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Seen and heard

Published March 24. 2012 09:01AM

My mother's generation had a saying - "Children should be seen, but not heard." We knew that we had better stay within earshot or eyesight of our parents, but we were to honor their wishes and keep our mouths closed.

I fondly remember sitting around the dining room table, listening to my adult relatives hash over the news of the day, tell stories about the past, and regale each other with humorous tales. A dutiful child, I sat there, mute. There were times when I ached to join the conversation. When my Mom started complaining about 1950's music, I wanted desperately to tell her about the beautiful ballads and love songs. I felt an urge to go and get my 45 rpm record player and let her hear "Love Me Tender" by Elvis Presley. But, I knew better.

Kids in the 1950's didn't argue with their parents. They were seldom asked their opinion about anything. It was a rare and exciting event when an adult included you in a conversation. I recall once when my Dad asked me, "Why do you want to go to college and be a teacher?" Luckily, I had proper answers at the ready. He and I spoke for a while about the cost of an education and the wisdom of getting a profession. It was a refreshing and honest discussion - and extremely rare.

Children in 2012 have a slightly different environment. Today, kids have constructive debates with their parents. Unless the parent is a control freak who wants to browbeat his child into submission, children today are getting great in-house training for the real world.

Some University of Virginia researchers observed more than 150 13-year-old teens as they disputed issues like grades, chores, and friends with their parent. When the researchers checked in with the teens a few years later, they found that those who had argued the longest and most convincingly (without yelling, whining, or throwing insults) were also less likely to accept offers of drugs and alcohol. They found that teens who learned how to converse successfully with their parents took that knowledge into the outside world.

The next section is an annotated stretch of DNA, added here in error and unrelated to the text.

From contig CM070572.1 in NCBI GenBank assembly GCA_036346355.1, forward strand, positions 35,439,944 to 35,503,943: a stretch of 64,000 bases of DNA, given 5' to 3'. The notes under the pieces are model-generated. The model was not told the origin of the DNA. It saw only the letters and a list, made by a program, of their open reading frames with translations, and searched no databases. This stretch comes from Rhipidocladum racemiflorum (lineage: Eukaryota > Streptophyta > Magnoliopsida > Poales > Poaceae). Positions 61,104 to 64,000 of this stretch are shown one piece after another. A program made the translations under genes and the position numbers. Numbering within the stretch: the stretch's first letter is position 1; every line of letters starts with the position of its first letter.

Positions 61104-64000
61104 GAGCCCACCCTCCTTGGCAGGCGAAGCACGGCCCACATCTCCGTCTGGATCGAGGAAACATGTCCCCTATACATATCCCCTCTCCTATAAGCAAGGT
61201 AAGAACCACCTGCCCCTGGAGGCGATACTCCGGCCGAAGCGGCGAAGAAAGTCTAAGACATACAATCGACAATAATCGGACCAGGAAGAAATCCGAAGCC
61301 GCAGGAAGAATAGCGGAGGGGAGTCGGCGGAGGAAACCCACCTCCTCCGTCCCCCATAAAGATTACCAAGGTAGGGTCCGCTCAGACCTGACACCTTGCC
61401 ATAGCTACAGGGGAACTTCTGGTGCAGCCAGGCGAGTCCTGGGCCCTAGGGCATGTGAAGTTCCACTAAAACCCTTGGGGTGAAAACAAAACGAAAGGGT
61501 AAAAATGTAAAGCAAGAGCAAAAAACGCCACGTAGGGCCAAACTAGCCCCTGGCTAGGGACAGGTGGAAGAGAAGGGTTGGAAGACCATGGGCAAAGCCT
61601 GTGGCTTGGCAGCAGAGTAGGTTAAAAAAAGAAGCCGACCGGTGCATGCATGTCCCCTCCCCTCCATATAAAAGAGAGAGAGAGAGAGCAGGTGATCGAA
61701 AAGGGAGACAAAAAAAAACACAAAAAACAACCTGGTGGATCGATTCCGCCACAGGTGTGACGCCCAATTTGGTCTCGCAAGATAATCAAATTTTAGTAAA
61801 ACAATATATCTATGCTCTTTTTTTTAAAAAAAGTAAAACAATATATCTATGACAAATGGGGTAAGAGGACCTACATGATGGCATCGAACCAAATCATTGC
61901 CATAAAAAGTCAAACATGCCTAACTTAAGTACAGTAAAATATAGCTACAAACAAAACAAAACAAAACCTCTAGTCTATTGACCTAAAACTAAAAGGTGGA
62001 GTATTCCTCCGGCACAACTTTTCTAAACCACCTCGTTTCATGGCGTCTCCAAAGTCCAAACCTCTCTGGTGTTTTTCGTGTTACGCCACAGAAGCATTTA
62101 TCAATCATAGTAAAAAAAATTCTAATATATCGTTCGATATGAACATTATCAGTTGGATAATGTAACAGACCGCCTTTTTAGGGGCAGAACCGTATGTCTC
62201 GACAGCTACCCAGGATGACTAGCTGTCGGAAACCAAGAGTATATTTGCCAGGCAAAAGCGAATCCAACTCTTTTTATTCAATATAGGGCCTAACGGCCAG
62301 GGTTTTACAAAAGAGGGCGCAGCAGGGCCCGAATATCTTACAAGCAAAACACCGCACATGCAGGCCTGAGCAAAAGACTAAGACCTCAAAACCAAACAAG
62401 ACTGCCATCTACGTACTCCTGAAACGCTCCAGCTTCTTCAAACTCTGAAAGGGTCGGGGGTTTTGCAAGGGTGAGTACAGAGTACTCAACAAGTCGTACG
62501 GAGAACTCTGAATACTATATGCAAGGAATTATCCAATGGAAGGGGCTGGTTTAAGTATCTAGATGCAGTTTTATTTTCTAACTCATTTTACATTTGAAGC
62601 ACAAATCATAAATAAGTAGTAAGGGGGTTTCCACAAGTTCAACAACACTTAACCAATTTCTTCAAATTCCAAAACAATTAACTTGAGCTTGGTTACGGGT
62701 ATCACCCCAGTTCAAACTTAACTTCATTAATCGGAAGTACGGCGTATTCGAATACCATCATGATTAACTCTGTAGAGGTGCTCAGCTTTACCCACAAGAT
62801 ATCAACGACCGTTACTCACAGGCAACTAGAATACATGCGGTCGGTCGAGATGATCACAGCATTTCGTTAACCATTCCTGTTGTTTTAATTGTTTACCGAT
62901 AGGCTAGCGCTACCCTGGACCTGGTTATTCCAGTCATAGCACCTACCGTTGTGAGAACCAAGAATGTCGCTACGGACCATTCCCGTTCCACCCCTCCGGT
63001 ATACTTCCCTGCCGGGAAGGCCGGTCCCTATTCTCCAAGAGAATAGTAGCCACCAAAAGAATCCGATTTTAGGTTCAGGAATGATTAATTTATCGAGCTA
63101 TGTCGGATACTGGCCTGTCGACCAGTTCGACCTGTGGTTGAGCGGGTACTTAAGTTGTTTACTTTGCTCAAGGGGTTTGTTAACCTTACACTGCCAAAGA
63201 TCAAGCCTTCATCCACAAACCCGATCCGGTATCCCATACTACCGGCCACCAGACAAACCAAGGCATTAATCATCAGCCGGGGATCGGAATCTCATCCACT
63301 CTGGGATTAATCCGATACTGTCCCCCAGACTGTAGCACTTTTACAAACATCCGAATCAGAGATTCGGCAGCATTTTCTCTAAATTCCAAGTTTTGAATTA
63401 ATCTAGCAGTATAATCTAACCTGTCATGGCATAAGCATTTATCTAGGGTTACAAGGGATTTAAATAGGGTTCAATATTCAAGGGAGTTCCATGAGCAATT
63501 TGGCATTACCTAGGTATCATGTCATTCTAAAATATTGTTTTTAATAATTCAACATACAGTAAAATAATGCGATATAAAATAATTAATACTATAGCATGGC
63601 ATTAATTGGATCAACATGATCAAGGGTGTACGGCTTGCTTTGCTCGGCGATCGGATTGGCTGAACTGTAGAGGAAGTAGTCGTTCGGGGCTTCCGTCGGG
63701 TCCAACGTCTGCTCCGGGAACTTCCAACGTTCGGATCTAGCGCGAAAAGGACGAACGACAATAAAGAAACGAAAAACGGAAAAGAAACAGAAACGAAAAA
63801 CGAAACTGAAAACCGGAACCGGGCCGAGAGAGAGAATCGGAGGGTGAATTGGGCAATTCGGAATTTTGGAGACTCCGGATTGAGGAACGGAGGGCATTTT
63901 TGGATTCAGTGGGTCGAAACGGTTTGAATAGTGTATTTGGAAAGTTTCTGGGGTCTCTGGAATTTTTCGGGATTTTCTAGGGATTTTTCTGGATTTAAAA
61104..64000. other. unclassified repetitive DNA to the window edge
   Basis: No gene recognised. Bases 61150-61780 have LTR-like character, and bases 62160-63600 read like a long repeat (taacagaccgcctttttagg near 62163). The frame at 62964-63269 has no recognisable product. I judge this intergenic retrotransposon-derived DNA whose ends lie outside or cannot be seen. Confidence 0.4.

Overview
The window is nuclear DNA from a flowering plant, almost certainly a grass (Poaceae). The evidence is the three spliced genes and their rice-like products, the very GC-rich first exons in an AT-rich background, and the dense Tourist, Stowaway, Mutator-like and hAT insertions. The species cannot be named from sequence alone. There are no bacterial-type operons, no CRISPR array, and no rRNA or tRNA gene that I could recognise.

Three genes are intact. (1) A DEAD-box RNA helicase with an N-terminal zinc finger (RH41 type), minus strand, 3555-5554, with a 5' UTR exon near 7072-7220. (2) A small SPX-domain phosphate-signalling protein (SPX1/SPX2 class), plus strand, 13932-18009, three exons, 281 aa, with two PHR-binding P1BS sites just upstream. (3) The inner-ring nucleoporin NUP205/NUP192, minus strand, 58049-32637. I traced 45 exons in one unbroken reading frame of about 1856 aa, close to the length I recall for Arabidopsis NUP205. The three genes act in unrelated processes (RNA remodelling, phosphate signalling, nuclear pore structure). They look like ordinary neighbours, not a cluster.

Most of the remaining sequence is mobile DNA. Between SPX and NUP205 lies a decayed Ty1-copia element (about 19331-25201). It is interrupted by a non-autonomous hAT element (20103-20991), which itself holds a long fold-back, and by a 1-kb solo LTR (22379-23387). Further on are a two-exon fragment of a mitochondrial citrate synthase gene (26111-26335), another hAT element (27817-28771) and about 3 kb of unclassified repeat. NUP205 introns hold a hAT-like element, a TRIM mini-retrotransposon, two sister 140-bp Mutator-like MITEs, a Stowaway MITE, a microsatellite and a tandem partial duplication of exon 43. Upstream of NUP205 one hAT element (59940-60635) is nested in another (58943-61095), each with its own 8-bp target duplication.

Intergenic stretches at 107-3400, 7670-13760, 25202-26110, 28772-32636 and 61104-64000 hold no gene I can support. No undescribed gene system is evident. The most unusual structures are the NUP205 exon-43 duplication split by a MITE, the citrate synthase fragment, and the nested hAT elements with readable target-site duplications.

Resisting peer pressure is not easy. If calm and deliberate discussions between teens and their parents can lead to successful resistance of peer pressure, then parents should jump at the chance. Encouraging your child to argue calmly and effectively with you can help him defend himself outside your home.

But, it takes a special kind of parent to be able to withstand the urge to throttle your kid when he "talks back." If you can remember that you are training him to hold up his end of an argument, then the event becomes more palatable.

My son-in-law is a lawyer. He makes his living arguing. He knows that there are at least two sides to every story. When one of his children disagrees with something he says, he might grit his teeth, but his usual response is, "Defend your argument." I have witnessed my grandson present clear, cogent points in an effort to change his Dad's mind. Sometimes it works and sometimes it doesn't, but the four kids in that house know that they will have a chance to speak their piece.

I can remember saying "Because I'm the Mother, that's why," when my daughter asked me why I wouldn't let her do something. That answer might have worked forty years ago, but it might be a bad choice now. Giving our children training in good decision-making might mean that we have to allow them to argue their points.

Parents reading this column might say, "Dr. Smith, you're getting soft in your old age." I'd like to think that I am broadening my view of life. I am becoming more accepting of change. Also, I have been watching my daughter and her husband raise four wonderful children. Their methods are different than mine, perhaps, but the result is fine. Allowing your child to have a voice can't be a bad thing.


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